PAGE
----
Repeated scandals reveal to what extent our personal data are exploited for commercial and political use. Where are they going? Who’s using them? What’s their face value?
Personal data is the new raw material of the economy. The personal data market is forecast to reach the size of one trillion euros, i.e. 8% of the EU’s GDP, by 2020. Online users are permanently producing personal data and yet have almost no control over their use.
The legal framework needs to be updated, data ownership rights need to be introduced. Europe is the right scale to act.
Our first report “Owning my personal data” (January 2018) has already helped to push forward the idea in the French public opinion.
Polls show that data protection and personal privacy are major issues for online users. Yet this is clearly at odds with their online behaviour. Users fall victim to this ‘intimacy paradox’. The less they feel their data are protected, the less they will value them, leading to a downfall of their online confidentiality preferences
Personal ownership rights are needed to introduce a price system allowing people to take back control of their data.
The digital economy is highly concentrated because various effects strengthen the influence of big players. The main online platforms benefit from strong network effects.
GDPR, the EU’s General Data Protection Regulation, that came into effect in May 2018 fails to promote competition and could eventually undermine innovation.
To protect online users’ privacy while fostering competition in a market characterised by monopolistic tendencies, a price system has to be introduced as a subtle balance between market and regulation.
Personal ownership rights are needed for personal data to be exchanged. We put forward two models of data ownership: a “contractual” vision and a “proprietary” vision.
Taking back control of my data01
Today, the French state doesn’t fulfill its legitimate task to ensure that members of the same society have the means to survive.
France is losing the fight against poverty despite some 400 billion euros of social spending every year. It is time to replace our inefficient and unfair social system with a new mechanism.
We want to give every individual a fundamental security so that it can fully enjoy its freedom and make its own choices. We want to implement a universal basic income called LIBER which takes the form of a tax credit, calculated so that everyone can meet their basic needs.
Who can seriously be satisfied with the French social system, this maze of taxes and benefits built randomly over the past decades by what has become an obese, paternalistic and bureaucratic state ? We want an entirely different system.
Our LIBER proposal is financed by an income tax paid on the first euro earned: the LIBERTAXE. This new system makes it possible to tackle poverty effectively because the amount is calculated on the sole criterion of income, and replaces the maze of all the conditional allowances.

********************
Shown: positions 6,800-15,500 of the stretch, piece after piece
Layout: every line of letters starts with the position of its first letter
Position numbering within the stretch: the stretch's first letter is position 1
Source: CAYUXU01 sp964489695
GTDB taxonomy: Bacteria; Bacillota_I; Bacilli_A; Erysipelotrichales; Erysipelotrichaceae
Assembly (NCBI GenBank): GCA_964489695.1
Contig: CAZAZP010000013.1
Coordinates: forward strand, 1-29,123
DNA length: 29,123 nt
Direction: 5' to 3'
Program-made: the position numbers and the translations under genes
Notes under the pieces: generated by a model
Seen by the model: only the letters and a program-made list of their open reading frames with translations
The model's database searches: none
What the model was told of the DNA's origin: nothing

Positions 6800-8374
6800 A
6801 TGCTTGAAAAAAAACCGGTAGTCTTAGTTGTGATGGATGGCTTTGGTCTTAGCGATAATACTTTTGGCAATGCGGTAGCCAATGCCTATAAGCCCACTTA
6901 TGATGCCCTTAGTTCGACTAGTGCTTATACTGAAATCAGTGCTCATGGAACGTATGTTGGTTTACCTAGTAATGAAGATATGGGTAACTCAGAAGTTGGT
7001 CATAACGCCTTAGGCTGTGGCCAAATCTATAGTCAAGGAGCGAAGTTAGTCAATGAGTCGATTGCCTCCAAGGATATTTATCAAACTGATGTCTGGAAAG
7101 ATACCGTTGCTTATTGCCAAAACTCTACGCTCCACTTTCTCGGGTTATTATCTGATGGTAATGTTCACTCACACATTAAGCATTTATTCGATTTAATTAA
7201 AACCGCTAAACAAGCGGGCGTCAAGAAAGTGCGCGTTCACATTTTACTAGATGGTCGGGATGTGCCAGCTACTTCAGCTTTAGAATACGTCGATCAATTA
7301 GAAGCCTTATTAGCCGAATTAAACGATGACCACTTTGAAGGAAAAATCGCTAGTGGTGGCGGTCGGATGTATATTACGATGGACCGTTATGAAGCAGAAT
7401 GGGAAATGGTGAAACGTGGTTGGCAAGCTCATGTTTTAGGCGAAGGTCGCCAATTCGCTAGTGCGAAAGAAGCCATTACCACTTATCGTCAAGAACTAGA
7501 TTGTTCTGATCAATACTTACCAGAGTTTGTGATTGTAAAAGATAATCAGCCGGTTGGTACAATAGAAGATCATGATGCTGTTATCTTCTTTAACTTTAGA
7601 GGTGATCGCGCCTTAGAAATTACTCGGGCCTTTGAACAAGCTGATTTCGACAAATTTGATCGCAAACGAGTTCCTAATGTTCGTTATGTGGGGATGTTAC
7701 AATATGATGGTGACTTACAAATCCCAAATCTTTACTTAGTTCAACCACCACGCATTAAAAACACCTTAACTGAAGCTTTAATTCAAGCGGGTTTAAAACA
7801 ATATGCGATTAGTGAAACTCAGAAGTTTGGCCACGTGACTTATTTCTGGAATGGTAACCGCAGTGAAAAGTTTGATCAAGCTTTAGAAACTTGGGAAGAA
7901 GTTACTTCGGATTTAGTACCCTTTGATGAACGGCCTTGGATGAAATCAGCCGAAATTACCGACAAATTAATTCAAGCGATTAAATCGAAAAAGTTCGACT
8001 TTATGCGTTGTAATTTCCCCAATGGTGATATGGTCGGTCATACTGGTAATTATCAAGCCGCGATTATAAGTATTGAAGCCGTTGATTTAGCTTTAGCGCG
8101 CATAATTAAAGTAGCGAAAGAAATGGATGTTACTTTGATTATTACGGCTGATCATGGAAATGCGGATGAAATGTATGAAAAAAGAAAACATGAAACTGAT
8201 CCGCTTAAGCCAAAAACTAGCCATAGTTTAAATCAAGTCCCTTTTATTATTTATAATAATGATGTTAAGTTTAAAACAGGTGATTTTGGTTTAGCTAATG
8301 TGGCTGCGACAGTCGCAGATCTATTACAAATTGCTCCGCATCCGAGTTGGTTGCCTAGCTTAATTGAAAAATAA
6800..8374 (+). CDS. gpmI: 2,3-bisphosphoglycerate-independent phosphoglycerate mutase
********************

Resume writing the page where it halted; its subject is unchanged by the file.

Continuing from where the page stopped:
The proposal outlined by GenerationLibre avoids paternalism by making citizens responsible for their own choices. It also encourages work since the amounts received in the form of a negative tax decrease in a perfectly linear way as income grows.
Implementing a French UBI02
People no longer go to jail for their opinions, and the time when Voltaire wrote that “without the approval of the King, you cannot think” seems to be over. Nevertheless, we are witnessing a creeping return of censorship, in France and elsewhere.
For forty years, French governments have tried to eradicate stupidity. The Pleven Act of 1972 condemning discriminatory remarks can be considered as the starting point of this trend. Many other laws followed. They were all written with good intentions but in reality they end up limiting the scope of freedom of speech.
The most visible effect is that many debates now end up in French courts, and a self-censorship phenomena has appeared. If all these laws were applied strictly, only a few writings or remarks would escape our justice system.
How can we tolerate that a crime of blasphemy has actually been reintroduced by law?
The legislative power has abandoned its core principles and put the judge in an impossible position of restoring a common sense. By lawfuly adding exception after exception, restriction after restriction, the judge has now become the henchman of an overcautious and inhibiting society. This is detroying the French way of debating, made of excess, spirit and hope.
Our attachment to democracy lies in our belief that the individual is rational. As such, a properly informed opinion is in a much better position than the courts to decide the difference between good and bad.
Not harming others must remain the only possible restriction to freedom of speech. This justifies laws which protect individual privacy, reputation, and condemn any incitation to violence. We make several proposals to guarantee these few limits in this report.
Let people speak their mind03